Rich Coburn

piano and organ

How to see what the composer sees

Most classical musicians spend their time in a very one-sided relationship with the score. The score says something, you do your best to figure out what it means, and you to do it. End of process. This works reasonably well for some very detailed scores like Poulenc and Britten opera (Britten folk songs are a completely different story). But other music, generally with less precise or detailed scores, often demands a degree of interpretation; while the music is great, the page is sometimes really boring. I’m looking at you, Schubert.

In this music, there is a big difference between knowing intellectually that you are allowed to take certain liberties, and knowing confidently that where the boundaries of good taste lie. So how can you confidently find that boundary?

The problem is, as I just said, that our relationship with a score is unidirectional. You don’t get to ask questions, or get any verification that your idea is even close to right. But what if you could reverse the relationship?

What if, like the composer, you could look at the score as an output instead of an input? That is, instead of taking the score and making it sound, you take sound and make it into a score. And what if you could get a glimpse into the composer’s relationship with the score, even as someone who has no inclination to compose?

Would I have written these paragraphs if I weren’t about to offer you that opportunity?

One day last July I was stuck in a practice shed in the woods, and it was raining, and I had no umbrella. Feeling completely uninspired to practice, I decided to improvise until the rain stopped. Luckily, I also decided to record it.

What I ended up with was a fifteen-minute improvisation on Massenet’s Elegie (inspired more by the inventiveness of  Art Tatum than by Massenet). Several months later I decided to transcribe that recording.

You can find both the recording and transcription here. But before you check them out, I want you to consider this. Generally when you’re reading a score, the composer is absent (and likely buried). Because we have no channel of two-way communication, the score is assumed to be correct, and the performance is judged as more or less good partially in terms of how well it could be said to reproduce the literally and figuratively two-dimensional score.

In this case, the performance came first; it is in every way correct (except for a couple wrong notes) regardless of what the score says. It’s the score that should be judged based on its ability to represent the performance.

And I’ll be the first to admit, there are some elements that don’t work very well on paper. The major fail was rhythm. For example, there are tons of times that the hands just aren’t playing together. Bar 34 (1:45) is a perfect example. The c and c# on the 4th eighth are about an eighth note apart on the recording, but they both come on the and of 2 conceptually. The hands are just performing rubato independently of each other. How do you write that?

And am I really supposed to notate all of the rubato I used? And if I mark the really big stretches—which don’t generally play structurally clarifying roles here as they sometimes do elsewhere—doesn’t it imply that the rest is mostly in time? And isn’t the nature of rubato freedom, implying that someone else could put them in different places anyway?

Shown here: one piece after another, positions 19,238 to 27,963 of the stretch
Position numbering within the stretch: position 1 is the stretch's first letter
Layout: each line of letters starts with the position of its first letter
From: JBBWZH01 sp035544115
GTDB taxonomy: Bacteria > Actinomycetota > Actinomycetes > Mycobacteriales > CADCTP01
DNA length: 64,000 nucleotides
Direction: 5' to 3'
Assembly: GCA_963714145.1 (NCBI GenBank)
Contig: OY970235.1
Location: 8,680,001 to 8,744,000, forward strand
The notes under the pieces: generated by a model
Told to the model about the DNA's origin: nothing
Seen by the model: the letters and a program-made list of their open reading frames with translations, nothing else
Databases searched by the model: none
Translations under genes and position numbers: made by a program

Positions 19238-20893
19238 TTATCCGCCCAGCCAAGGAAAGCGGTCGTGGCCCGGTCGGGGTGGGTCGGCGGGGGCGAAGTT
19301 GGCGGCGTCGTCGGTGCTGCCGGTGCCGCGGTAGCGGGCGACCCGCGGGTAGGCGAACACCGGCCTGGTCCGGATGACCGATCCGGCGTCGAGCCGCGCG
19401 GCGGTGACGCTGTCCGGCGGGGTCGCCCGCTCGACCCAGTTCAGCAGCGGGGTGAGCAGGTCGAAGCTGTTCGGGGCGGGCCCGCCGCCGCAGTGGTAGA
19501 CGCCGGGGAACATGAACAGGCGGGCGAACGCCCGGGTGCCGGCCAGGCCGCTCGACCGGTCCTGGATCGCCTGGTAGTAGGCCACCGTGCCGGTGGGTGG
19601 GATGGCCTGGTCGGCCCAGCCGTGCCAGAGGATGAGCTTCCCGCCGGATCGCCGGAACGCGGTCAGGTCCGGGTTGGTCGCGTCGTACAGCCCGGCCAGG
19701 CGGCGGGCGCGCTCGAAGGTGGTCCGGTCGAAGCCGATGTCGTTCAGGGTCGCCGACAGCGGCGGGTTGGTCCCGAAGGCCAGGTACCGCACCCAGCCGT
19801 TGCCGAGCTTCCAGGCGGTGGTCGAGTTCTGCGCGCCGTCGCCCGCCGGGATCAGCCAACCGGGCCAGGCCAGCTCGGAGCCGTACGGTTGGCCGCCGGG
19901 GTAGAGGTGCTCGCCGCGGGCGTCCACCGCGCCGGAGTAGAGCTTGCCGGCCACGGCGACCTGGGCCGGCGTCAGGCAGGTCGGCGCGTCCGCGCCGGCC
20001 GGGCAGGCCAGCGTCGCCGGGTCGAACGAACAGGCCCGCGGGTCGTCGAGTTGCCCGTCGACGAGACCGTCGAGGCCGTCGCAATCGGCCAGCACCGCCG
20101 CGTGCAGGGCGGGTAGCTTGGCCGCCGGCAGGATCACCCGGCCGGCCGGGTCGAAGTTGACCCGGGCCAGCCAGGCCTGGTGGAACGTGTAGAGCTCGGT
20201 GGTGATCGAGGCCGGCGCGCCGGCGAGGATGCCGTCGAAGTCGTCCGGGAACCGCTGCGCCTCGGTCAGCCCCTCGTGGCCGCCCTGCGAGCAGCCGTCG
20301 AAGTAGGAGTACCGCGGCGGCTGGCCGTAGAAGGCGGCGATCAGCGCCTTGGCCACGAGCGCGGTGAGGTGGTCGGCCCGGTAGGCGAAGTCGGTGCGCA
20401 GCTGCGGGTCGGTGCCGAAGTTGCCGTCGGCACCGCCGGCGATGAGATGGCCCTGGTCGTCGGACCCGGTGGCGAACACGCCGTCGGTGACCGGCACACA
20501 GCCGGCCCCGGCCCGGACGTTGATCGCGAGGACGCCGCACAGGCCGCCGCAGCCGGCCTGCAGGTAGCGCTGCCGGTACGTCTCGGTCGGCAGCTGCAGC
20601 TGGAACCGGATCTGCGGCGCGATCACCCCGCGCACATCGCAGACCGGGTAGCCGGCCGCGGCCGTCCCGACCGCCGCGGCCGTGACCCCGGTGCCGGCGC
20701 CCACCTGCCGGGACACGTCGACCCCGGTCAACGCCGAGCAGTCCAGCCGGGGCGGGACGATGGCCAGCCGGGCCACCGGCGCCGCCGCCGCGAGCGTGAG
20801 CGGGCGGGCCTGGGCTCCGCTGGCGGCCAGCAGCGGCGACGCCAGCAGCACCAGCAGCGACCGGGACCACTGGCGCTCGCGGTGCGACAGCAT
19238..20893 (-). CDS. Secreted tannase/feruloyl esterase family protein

And don’t get me started about voicing (the relative balance of chords) and micro inflections of phrase.

It was astounding to me to consider the vast amount of information that was lost between recording and score. Then I realized that this much information could be missing from every score of every great master I’ve ever read. Trying to bring life to this score, when I played it myself, was like trying to animate a pale shadow of my original conception of the piece.

The only way to come close to what I originally played (without listening to the recording and copying which is both cheating and boring) is to have a correct understanding of what this score actually represents. That is, it contains most of the fundamental information about the piece (pitches, rhythms, etc.). But almost none of the really interesting information.

And when you look at it, this score is not so much less detailed than the scores of many great composers. How much information beyond pitches and durations is in a Bach Prelude? What about a Schubert song? More for sure, but you can still find whole passages completely devoid of it. Or Tosti? Sure there are many markings, but the contrast between the rhythmic simplicity of the score and complexity of a great performance is obvious. 

So, if you haven’t done so yet, I’d encourage you to listen to the improvisation with the score now. Pay attention to what the score looks like, what you would sing/play if you were presented with the score, and what actually happens.

And I hope this little experiment can encourage you to consider, philosophically and practically, the relationship a composer had with the next score you are studying.

Photography / Photographie:
Brent Calis